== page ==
Werewolf Pat brings you awesome guitars, restoration projects, DIY tips and tricks and much more!

A few months back I decided to start creating my own guitars but I just couldn’t do what everybody else is doing, namely reproducing Stratocasters or Les Pauls! Although I came up with a pretty decent design of my own, I went ahead and followed up on a dream I had when I was 16: to create my own Teardrop guitar… One wasn’t enough so I made 2 very distinct models. I really worked on the shape to make sure the proportions look good but the real challenge was designing the neck thru Teardrop. The main requirements were that the guitar has 24 frets and that all frets be easily accessible. I also wanted to create my own tailpiece and use 3 mini humbuckers from Lollar pickups. The result is a truly one of a kind but also excellent guitar! Here are the specs:
– 5 ply neck thru construction made from Wenge and maple
– maple body
– ebony fret board with EVO frets
– custom head stock with 4 up and 2 down Hip Shot tuners
– 3 Lollar mini humbuckers
– Custom made tailpiece, laser cut and machined form a piece of steel
– Bridge is from Graph Tech
– Pick guard is custom designed and water cut from a piece of aluminum

Custom-bridge Custom-headstock Teardrop-neck-thru Teardrop-neck-thru-body

13 May, 2013

As usual it started with a simple enough concept: new pickups, new hardware, a paint job and ready to shred! But then, Jack, the owner brought his Ibanez for comparison, Soon enough it was clear that I was getting involved in some serious work because as he listed the things he didn’t like about his BC Rich, I realized it was going to be a challenge! Don’t get me wrong, this BC Rich is already an excellent guitar, lots of great features for the price but Jack wanted a few specific things. First of he wanted to shave material off the body as much as possible and he also wanted the neck to be thinner, much like Ibanez… Keep in mind that Ibanez uses titanium rods to keep their thinner neck from twisting and warping so merely trying to copy Ibanez would not work… I took some measurements and after consulting with Jack we decided to push this project to its limit so I went ahead and removed 8 mm from the back of the guitar and the neck! I built a fixture for my router to enable me to skate across the guitar’s back and remove exactly what I needed. The neck was reshaped by hand using a rasp, sanding blocks, different grades of sandpaper and of course a caliper to monitor the progress. I went as far as I could and the result was very satisfying. It was time for body work so I used polyester body filler when necessary and sprayed 2 coats of Duratec polyester clear to seal the wood and fill pinholes etc… Once sanded, I applied several coats of black auto paint, sanded the guitar with water and 600 grit paper and prepared for artwork…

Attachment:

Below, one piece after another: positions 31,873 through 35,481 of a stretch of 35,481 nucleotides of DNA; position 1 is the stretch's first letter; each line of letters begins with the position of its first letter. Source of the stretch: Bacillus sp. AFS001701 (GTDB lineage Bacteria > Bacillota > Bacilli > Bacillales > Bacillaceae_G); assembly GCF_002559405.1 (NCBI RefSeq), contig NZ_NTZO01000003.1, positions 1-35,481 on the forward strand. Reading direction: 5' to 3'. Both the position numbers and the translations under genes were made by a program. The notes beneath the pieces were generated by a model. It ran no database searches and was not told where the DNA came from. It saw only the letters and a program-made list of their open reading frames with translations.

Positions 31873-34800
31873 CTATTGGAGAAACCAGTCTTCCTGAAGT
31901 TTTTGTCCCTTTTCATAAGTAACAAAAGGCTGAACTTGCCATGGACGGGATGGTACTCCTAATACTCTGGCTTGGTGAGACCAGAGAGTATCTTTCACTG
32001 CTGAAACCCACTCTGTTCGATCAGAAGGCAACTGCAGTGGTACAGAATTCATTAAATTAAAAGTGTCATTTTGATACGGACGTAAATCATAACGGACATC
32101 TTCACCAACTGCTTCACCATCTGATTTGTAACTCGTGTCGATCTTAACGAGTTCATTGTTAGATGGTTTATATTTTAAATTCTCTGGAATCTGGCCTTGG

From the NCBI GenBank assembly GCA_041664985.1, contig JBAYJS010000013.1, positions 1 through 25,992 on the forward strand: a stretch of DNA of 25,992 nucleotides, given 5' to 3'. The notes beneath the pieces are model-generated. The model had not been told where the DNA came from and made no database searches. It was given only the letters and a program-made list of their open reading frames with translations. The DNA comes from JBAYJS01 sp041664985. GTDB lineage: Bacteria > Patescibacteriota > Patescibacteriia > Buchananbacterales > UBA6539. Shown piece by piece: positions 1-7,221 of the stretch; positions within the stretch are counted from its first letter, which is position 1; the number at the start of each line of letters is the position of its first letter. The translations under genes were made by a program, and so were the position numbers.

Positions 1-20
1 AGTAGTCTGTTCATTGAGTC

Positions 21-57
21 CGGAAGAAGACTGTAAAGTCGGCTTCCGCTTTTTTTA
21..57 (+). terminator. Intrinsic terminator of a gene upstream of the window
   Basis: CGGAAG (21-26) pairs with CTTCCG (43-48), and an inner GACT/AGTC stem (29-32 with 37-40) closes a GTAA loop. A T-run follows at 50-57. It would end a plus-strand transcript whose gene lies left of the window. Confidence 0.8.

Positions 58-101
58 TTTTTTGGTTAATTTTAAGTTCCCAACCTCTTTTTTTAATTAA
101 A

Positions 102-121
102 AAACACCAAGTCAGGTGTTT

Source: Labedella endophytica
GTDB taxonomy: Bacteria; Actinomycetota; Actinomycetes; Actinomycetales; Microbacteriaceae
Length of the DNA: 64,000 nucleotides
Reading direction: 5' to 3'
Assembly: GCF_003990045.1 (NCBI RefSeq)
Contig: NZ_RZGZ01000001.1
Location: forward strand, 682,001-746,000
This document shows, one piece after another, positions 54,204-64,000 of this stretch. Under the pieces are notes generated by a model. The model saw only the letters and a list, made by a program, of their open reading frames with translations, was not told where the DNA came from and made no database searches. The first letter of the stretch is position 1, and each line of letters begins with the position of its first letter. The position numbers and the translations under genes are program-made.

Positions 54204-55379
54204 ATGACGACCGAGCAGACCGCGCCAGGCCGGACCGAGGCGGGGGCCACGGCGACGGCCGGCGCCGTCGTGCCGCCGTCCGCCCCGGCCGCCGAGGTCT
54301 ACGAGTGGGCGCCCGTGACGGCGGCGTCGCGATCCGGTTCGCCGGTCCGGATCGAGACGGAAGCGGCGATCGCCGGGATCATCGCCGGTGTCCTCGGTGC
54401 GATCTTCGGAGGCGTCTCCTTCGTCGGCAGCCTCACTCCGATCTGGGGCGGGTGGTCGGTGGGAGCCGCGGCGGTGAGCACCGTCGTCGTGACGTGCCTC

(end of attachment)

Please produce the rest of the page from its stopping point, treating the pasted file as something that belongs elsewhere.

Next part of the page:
29 September, 2012

Here is part one of a metal flake paint job I did one a brand new Fender Stratocaster body. I recommend reading my full article on my other site here: 567-273-8755

Click here for high resolution photo gallery.

I had the great privilege of being invited at the Rickenbacker factory in Santa Ana, California and interview Ben Hall, the factory’s general manager. Ben let us walk around and film every step of the construction of Rickenbacker guitars and bass guitars which are an integral part of the rock legend of the 60’s… Many famous musicians have used Rickenbacker instruments through the years including The Beatles, The Byrds, The Rolling Stones, U2, Tom Petty, the list goes on and on… In addition to building high quality instruments Rickenbacker also performs restoration services for famous artists… In fact you will be able to see before and after footage of the restoration of Motorhead’s Lemmy Kilmister veteran bass guitar… The result is astonishing… Rickenbacker will soon resume production of left handed guitars and I intend to get one!

Rickenbacker Guitars factory tour and more!